Companion

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June 20, 2021 by The Citron Review

by Jennifer Ronsman

 

It was 2:30 am in the summer of pandemic nightmares when I saw you from the window, framed in the blinding backyard light. Your antlers, brave and reaching, the thick rectangle of your torso, the gentle bend of your neck. Your steaming nostrils sniffing the soil. For a minute we spoke a wordless conversation about being lost in an empty world.

I wanted to tell you about the double rainbow a few hours earlier, did you see it? We woke up Zoey and carried her to the wet driveway and we all looked up and named the colors one by one. Our neighbors were on their porches and the air smelled like rain and for a minute we shared the world with each other again. Did you see the rainbow? Did you smell the rain?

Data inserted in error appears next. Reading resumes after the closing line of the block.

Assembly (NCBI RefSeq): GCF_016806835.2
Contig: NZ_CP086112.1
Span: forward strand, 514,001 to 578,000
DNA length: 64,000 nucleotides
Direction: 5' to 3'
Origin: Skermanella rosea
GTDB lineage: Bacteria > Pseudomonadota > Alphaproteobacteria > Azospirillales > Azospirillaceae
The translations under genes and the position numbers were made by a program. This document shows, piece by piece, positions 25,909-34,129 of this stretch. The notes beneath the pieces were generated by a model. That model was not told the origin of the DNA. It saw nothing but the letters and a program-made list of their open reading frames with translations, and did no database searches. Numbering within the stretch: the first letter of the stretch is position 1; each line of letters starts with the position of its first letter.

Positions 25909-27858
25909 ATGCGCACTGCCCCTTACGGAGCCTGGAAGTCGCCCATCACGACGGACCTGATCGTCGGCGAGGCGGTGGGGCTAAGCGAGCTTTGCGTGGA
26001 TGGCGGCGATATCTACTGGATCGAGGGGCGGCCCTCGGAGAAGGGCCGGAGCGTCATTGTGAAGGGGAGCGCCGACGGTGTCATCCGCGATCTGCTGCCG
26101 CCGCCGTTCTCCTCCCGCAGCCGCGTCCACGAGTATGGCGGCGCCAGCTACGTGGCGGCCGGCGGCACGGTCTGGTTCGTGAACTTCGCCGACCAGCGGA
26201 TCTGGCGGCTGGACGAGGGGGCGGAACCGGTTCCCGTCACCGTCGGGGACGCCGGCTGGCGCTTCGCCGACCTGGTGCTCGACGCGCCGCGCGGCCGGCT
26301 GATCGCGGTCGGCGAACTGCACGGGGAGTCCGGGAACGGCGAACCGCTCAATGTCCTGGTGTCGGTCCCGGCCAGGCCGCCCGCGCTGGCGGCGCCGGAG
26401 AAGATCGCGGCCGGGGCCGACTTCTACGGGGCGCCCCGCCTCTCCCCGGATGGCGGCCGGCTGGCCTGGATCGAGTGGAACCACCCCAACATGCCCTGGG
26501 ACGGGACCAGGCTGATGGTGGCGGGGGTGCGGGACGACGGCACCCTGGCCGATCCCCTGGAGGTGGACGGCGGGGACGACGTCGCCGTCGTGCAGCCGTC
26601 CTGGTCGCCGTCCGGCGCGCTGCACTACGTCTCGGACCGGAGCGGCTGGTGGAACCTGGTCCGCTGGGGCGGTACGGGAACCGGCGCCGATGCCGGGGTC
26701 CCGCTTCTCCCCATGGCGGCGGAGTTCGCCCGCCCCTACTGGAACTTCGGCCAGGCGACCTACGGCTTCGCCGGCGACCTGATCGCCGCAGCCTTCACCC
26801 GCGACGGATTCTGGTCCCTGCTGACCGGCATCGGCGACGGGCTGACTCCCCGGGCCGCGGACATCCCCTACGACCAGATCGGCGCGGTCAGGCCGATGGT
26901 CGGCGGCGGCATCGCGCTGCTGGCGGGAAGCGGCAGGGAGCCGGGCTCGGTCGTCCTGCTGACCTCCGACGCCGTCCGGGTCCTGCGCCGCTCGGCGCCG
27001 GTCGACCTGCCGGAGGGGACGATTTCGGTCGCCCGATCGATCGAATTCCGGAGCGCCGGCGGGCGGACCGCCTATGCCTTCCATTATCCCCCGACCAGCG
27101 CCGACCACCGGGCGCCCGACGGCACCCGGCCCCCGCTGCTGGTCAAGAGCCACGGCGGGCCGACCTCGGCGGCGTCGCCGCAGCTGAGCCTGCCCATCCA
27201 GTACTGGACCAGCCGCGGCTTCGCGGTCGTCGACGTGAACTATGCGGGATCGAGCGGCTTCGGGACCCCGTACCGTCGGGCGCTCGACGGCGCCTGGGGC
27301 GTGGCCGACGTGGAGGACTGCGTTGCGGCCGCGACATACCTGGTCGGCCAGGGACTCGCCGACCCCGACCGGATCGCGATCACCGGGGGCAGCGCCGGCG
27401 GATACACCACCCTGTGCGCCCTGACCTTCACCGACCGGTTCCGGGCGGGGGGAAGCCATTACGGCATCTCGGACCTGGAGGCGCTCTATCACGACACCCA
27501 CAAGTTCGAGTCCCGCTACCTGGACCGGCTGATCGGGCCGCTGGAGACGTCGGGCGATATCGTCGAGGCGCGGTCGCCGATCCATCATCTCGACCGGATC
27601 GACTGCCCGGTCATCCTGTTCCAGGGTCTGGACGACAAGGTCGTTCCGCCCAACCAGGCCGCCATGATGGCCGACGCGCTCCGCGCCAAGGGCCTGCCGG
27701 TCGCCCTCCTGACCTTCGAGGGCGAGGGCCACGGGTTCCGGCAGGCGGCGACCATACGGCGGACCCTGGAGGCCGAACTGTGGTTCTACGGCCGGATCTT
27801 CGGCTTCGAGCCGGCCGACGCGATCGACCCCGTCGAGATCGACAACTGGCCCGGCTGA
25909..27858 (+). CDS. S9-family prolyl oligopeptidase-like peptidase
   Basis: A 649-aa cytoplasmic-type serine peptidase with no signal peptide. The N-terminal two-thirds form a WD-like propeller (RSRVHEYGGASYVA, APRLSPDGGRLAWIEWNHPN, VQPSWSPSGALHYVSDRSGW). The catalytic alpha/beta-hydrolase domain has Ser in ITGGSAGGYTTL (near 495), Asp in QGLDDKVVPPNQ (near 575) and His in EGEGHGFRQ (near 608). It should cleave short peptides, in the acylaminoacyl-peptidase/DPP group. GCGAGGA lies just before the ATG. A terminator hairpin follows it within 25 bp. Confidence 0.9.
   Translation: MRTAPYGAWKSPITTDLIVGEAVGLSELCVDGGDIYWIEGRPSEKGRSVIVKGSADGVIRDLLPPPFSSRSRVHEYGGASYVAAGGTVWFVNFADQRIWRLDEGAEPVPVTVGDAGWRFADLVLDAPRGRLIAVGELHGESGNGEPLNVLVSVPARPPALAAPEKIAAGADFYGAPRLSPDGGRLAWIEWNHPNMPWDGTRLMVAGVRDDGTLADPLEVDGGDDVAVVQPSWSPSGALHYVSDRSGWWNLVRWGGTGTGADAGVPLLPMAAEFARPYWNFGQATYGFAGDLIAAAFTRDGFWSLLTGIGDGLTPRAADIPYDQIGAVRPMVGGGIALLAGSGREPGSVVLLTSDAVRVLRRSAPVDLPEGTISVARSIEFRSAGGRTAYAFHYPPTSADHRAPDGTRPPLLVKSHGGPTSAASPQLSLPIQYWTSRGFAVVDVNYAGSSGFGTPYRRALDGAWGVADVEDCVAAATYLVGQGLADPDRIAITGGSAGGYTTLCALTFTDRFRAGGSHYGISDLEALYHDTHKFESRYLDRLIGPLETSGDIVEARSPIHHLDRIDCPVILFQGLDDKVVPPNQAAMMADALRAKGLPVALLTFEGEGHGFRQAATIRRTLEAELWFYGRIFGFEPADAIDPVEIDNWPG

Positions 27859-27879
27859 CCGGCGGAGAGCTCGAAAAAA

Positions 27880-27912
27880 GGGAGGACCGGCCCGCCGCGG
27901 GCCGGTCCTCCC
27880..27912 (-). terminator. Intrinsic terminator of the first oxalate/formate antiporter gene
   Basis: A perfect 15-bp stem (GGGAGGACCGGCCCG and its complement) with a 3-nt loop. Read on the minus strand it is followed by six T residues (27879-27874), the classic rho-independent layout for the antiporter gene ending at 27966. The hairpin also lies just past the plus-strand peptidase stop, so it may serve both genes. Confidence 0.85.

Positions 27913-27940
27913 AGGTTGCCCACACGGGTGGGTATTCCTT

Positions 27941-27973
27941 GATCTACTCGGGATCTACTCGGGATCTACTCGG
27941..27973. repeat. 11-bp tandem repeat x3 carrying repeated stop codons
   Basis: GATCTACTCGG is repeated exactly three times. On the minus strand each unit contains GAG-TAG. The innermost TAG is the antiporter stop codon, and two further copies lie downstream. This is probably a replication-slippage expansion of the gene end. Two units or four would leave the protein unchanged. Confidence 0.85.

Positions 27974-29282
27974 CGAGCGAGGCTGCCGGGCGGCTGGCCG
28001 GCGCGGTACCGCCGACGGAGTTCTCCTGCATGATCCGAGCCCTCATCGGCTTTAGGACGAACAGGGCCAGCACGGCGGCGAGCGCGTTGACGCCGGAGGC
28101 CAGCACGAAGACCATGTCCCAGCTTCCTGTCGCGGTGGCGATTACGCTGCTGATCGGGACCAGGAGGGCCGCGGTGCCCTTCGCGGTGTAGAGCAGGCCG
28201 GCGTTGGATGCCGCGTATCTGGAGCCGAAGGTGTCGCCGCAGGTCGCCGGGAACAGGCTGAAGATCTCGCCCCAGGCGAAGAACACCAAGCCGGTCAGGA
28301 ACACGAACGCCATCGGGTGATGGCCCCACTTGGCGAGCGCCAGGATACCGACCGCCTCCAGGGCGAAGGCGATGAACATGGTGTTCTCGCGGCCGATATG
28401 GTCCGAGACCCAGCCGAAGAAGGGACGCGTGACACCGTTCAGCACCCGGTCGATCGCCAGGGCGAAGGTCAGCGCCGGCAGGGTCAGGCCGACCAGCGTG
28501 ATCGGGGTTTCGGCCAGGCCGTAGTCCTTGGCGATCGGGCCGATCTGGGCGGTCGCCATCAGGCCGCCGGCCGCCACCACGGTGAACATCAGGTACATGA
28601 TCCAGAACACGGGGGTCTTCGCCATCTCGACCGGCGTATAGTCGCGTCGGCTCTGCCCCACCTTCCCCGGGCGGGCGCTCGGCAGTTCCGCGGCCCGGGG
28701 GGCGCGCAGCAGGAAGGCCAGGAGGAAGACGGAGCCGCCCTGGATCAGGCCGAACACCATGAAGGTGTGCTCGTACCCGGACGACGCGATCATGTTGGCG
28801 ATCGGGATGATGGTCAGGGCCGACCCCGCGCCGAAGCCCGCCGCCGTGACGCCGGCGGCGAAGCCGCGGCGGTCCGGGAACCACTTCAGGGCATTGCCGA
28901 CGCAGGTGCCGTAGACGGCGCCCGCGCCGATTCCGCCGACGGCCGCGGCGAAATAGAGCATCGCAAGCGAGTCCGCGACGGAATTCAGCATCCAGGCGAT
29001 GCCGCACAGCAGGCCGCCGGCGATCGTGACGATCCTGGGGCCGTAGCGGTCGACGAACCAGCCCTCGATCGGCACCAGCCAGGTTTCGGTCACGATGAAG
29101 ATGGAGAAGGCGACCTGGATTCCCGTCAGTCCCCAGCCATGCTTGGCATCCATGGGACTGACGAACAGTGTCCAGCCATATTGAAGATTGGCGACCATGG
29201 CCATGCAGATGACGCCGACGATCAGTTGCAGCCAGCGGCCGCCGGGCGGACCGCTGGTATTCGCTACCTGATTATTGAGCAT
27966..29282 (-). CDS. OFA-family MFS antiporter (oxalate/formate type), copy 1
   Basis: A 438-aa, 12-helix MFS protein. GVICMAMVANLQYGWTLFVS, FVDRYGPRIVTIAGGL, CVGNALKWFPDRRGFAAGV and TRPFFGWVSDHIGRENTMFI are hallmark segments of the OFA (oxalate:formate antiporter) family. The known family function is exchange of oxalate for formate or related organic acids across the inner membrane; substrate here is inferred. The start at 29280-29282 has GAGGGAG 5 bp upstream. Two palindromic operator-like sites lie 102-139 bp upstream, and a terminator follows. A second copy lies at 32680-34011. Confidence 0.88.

But you turned away before I could tell you, and in a matter of footsteps you were behind the shed and away from my sight. Seconds later, the light fell silent. Sleep came easier then, as I imagined the music of distant hooves on a path that might someday bring you back.

Some things leave big tracks: the last choking gasp of someone you love, images of smoke pushing heavenward after a night of riots, the weight of so many months in a deep well of loneliness and panic as the world turns unrecognizable. Other things tread lightly across our landscape, single moments of brilliant refuge that quickly vanish into a world we cannot see.

 

Jennifer Ronsman lives and works in her hometown of Green Bay, Wisconsin, where she teaches English Composition at UW Green Bay. She is a graduate of the MFA program in Creative Writing at Minnesota State University, Mankato. Her writing has appeared in The Louisville Review, Arts and Letters, Literary Mama, and Calyx. She also enjoys writing about the local food scene for regional publications and creating stories with her six-year-old daughter, Zoey.

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Backyard Mosquito Hawk by Charlotte Hamrick, 2017.

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